Meditations by Msgr. Liptak


Msgr. Liptakweekly gospel meditations



The Holy Spirit in Our Christian Lives


Acts 2:1-11; First Corinthians 12:3-7, 12-13; John 20:19-23.



Aim: to explain (1) the role of the Holy Spirit in the first generation Church; and (2) the role of the Holy Spirit in our souls and lives.


Sermons about Pentecost and the role of the Holy Spirit seem especially comfortable today, principally because they relate to our experience. Most of us vividly recall Pope John XXIII and the events of Vatican Council 11; to have lived through those events was to have experienced the rush of the Holy Spirit descending upon us as really as he did on the first Pentecost Sunday, as recorded in today's First Reading. For a while we were all heady with the Holy Spirit, as we all plunged into the loving labor of aggiornamento-updating-and ecumenism-the quest for unity.

Since Vatican 11 we have seen further traces of the Spirit's breathing new life, enthusiasm, wisdom and joy into our midst. Witness for example, the growth of charismatic movements, of encounter groups. Witness, too, the sudden surge of new zeal that followed upon the election of Pope John Paul 11: suddenly scores of confused or hiding Catholics came forth from the shadows, acknowledged their identity, and confessed their faith. (This situation was especially evident in Mexico, to which Pope John Paul 11 went for a meeting of the Latin American Bishops.)

The presence of the Spirit has been so detectable in our times that we would have to be spiritually blind not to notice. This is the same Spirit who descended in tongues of fire upon the first Christians gathered in the Upper Room; through the Spirit they became the nucleus of our Church, this Roman Church which has withstood storms and assaults from all sides down through the centuries; this Church which, like the mustard seed of which Jesus once spoke, has become a giant tree whose roots and branches spread to embrace all men.

The same Holy Spirit comes to us today, especially in baptism and confirmation, to steel us for discipleship in Christ's Church. It can even be said that the Sacrament of Confirmation exists to extend to the Church of every age and every place the Spirit given on the first Pentecost. Today's Second Reading affirms this. By this sacrament we are conformed to Christ in a special way; we are in fact sealed with a permanent character and become "temples of the Holy Spirit" (First Corinthians 6:19). By virtue of this sacrament, we are both deputed and strengthened for witnessing to Christ more than ever before. "Deputed," because we are configured to Christ more closely; "strengthened," because through confirmation we receive special gifts: wisdom, understanding, counsel, fortitude, knowledge, piety, and fear of the Lord. The fruits or rewards for using these gifts, we know from Scripture (Galatians 5:22-23), are charity, joy, peace, patience, benignity, goodness, modesty, continency, and chastity.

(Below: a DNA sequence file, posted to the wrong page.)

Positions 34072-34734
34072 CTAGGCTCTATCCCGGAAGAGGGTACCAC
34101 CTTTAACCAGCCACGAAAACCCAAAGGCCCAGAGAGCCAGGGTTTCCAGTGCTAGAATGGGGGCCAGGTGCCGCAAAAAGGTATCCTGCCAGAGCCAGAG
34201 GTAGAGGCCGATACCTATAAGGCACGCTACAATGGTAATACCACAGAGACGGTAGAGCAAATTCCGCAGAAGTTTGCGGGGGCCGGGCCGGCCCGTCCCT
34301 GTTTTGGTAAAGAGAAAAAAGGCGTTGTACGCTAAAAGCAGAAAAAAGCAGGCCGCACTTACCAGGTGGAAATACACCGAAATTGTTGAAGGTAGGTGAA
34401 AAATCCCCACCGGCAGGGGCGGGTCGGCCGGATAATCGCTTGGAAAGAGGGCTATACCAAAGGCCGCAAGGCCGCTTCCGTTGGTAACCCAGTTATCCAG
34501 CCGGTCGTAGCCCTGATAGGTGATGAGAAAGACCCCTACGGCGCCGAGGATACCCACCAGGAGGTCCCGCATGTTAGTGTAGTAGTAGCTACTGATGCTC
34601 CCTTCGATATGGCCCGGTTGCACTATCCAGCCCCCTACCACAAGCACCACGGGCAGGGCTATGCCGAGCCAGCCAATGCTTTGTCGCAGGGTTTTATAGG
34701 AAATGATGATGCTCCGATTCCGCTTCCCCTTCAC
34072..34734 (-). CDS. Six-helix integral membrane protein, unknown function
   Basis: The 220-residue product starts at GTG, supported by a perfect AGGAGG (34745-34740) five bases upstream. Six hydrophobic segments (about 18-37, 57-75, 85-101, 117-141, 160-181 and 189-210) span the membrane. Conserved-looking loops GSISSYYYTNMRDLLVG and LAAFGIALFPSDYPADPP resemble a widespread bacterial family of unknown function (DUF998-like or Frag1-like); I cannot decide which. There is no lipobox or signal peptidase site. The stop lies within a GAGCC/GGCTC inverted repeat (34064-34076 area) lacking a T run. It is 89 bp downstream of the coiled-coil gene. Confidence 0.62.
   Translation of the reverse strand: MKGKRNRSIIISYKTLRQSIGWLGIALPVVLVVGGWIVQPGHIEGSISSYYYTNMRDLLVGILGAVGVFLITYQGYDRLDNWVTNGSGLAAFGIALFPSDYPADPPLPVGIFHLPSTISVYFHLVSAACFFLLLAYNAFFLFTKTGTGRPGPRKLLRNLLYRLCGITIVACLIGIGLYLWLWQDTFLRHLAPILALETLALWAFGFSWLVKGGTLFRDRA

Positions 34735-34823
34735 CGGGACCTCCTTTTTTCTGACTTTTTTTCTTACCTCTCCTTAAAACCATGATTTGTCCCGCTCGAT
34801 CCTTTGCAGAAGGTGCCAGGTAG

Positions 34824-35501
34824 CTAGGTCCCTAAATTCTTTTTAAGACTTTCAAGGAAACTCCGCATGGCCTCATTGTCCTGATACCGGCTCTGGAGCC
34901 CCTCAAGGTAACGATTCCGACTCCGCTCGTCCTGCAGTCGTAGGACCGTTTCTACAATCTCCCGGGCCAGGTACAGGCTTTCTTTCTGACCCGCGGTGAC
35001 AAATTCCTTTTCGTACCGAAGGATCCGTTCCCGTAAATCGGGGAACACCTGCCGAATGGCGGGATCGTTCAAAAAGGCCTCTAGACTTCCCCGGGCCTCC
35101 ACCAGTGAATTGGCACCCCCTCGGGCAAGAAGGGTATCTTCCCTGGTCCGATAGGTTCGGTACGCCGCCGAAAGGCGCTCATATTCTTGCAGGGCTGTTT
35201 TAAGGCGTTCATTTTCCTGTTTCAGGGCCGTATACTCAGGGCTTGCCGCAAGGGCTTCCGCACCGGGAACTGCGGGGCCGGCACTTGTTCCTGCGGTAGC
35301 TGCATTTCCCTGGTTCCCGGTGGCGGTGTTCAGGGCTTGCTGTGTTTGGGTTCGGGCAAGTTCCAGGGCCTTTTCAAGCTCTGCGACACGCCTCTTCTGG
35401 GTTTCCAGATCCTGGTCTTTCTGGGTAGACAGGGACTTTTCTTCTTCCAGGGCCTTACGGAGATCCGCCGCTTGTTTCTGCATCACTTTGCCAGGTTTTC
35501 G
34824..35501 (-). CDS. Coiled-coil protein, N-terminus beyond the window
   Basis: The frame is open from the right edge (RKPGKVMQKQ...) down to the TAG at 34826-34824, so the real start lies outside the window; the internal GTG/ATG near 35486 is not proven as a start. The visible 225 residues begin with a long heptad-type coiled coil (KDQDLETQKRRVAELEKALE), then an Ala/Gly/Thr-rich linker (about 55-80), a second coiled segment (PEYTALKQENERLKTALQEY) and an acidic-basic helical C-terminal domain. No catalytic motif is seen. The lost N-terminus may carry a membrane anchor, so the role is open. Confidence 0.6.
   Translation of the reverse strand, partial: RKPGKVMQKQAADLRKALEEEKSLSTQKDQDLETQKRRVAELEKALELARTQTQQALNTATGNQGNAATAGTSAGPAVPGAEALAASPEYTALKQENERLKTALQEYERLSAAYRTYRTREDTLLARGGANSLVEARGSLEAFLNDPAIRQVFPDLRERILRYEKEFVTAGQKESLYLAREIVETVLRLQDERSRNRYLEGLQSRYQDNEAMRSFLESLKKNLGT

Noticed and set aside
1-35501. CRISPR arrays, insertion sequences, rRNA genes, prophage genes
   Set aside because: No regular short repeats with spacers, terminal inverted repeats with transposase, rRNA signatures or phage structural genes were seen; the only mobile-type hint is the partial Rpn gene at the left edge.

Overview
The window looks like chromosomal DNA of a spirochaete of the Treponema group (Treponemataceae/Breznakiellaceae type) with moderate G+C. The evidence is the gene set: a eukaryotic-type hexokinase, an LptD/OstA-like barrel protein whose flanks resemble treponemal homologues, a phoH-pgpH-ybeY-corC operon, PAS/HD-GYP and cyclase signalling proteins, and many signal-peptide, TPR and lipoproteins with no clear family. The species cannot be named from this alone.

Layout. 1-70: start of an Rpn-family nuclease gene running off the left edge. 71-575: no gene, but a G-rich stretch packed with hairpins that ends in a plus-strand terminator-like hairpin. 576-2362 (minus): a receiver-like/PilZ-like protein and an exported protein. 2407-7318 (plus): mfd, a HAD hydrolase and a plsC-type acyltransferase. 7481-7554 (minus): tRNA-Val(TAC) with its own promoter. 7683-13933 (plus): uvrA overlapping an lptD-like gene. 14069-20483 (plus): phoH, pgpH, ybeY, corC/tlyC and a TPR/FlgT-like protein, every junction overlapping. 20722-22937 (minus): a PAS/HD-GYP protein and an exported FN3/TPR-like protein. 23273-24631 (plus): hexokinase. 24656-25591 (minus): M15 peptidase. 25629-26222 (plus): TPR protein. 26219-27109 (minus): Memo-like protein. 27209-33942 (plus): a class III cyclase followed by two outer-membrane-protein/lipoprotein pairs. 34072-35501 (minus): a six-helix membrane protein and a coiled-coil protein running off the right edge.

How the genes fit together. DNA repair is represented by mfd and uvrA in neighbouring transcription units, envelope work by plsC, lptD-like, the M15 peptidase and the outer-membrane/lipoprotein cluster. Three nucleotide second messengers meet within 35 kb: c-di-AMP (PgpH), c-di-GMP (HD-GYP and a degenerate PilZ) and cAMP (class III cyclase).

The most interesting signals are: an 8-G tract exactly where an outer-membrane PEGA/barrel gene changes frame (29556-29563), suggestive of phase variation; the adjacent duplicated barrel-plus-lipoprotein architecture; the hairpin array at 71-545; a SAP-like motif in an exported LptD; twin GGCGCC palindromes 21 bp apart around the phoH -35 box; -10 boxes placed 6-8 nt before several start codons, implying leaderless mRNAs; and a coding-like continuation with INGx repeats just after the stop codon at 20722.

Again, we who are experiencing the Holy Spirit's breathing these days know so well that all this is real. We also know that the Spirit comes to us through Jesus, who died and rose that the Father and he might so grace us.

When Jesus promised to send the Spirit he did so in the context of today's Gospel, which focuses on forgiveness of sins. The Spirit can only be possessed by welcoming him in repentance, faith and love.



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